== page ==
Almost 1,600 restaurant job losses put down to Government measures

Increased minimum wage, VAT and social insurance hitting hospitality industry

Almost 1,600 restaurant workers lost their jobs last month on the back of Government measures that drove up their employers’ costs, according to a leading hospitality trade group.

The Irish Tourism Industry Confederation (ITIC) calculates that increased minimum wage, VAT and social insurance rates imposed in January will add €456 million to hospitality businesses’ wage bills this year and may already be costing jobs.

According to the Restaurants’ Association of Ireland (RAI), 71 restaurants, cafes and other such businesses closed their doors in February as a consequence of the increased costs.

Adam Hallissey, the association’s public affairs executive, says each would have employed an average of 22 staff, leading to the likely loss of 1,562 jobs.


The RAI’s calculation is based on notifications to the Companies’ Registration Office, its own membership figures and news reports of closures.

The figures emerged as ITIC published a new report by economist, Jim Power, Analysis of Government Induced Costs on Tourism and Hospitality Enterprises, on Thursday.

Speaking at its publication, Mr Power noted that on the basis of the current Government plans, including setting a “living wage”, the extra cost could rise to €1.4 billion in 2026 from €456 million this year.

Those figures are drawn from the Irish Government Economic Evaluation Service calculations of the likely impact of its measures on hospitality businesses, he added.

“If you have a sector that is operating in a challenging environment where margins are being squeezed and suddenly you impose this extra cost burden, and you expect no consequences from that, you are being very naive,” Mr Power warned.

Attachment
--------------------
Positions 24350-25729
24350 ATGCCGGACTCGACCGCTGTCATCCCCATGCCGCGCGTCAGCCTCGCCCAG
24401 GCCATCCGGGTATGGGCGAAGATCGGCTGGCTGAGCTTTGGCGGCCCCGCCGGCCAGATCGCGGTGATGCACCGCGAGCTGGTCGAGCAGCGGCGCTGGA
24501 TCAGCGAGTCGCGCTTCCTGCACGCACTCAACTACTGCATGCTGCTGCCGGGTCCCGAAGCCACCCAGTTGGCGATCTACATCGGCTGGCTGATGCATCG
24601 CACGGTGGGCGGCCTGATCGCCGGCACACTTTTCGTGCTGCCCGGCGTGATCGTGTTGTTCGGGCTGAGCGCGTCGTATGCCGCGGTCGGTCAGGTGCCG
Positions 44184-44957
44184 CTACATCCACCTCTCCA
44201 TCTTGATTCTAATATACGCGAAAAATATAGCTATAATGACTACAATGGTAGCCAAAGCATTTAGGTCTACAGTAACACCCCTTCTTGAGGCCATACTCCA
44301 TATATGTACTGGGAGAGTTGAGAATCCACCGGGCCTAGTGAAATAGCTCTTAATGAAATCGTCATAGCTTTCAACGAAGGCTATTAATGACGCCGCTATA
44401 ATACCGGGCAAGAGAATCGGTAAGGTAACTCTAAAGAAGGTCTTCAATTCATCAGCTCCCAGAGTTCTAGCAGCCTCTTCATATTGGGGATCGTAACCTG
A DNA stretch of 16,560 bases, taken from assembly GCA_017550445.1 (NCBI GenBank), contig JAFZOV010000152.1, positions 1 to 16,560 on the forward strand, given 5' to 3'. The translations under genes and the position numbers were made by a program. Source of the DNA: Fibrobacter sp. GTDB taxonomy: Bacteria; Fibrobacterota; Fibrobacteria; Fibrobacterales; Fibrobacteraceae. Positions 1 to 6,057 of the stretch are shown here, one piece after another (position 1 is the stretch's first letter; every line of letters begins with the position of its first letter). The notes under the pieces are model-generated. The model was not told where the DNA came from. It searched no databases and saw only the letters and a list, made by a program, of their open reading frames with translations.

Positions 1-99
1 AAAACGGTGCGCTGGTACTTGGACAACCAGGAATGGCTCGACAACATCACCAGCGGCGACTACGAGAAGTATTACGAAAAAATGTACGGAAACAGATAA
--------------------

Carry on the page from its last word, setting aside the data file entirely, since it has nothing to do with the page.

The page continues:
High-profile restaurant closures this year include Nash 19 and Burnt Pizza, both in Cork, which blamed difficult business conditions over preceding months for their decision.

Tourist and hospitality businesses were already dealing with rising energy and other costs along with falling custom, as inflation hit consumers’ spending power, ITIC chairwoman, Elaina Fitzgerald Kane, pointed out.

She stressed that the organisation did not oppose an increase to the minimum wage, and noted that most tourist businesses paid workers higher rates.

However, she argued that the Government was driving up costs at a time when the industry was particularly vulnerable.

The ITIC wants Government to reintroduce the special 9 per cent VAT rate for the hospitality sector, which now stands at 13.5 per cent.

It also argues that the reduced 8.8 per cent pay-related social insurance (PRSI) rate should apply to the minimum wage entirely, and not just to those making less than €410 a-week.

The group wants Government supports for tourism and hospitality up to 2026 to offset the impact of increasing labour and other costs, as they are the industries most vulnerable to any fallout from these measures.

Dublin is the main gateway on to the island

—  Eoghan O’Mara Walsh

Confederation chief executive, Eoghan O’Mara Walsh urged caution on proposed laws governing short-term lets, warning they could limit tourist beds at a time when the State was using one in five of them for humanitarian purposes.

He called for planners to move quickly on State company DAA’s application to have the 32 million a-year limit on passengers at Dublin Airport increased to 40 million.

“Dublin is the main gateway on to the island,” he said.

ITIC also wants Government to support efforts to grow Cork and Shannon airports to their full potential.

Richard O’Donoghue, Independent Ireland TD, who attended the report’s launch in Dublin, agreed that the 9 per cent VAT rate should be reintroduced.

He suggested that this should offset some of the increases from the new minimum wage and social insurance rates.

The Dáil deputy noted that as it stood, Government measures were costing jobs and earnings, as employers were cutting numbers and workers’ hours in response.

Barry O'Halloran

Barry O'Halloran

Barry O’Halloran covers energy, construction, insolvency, and gaming and betting, among other areas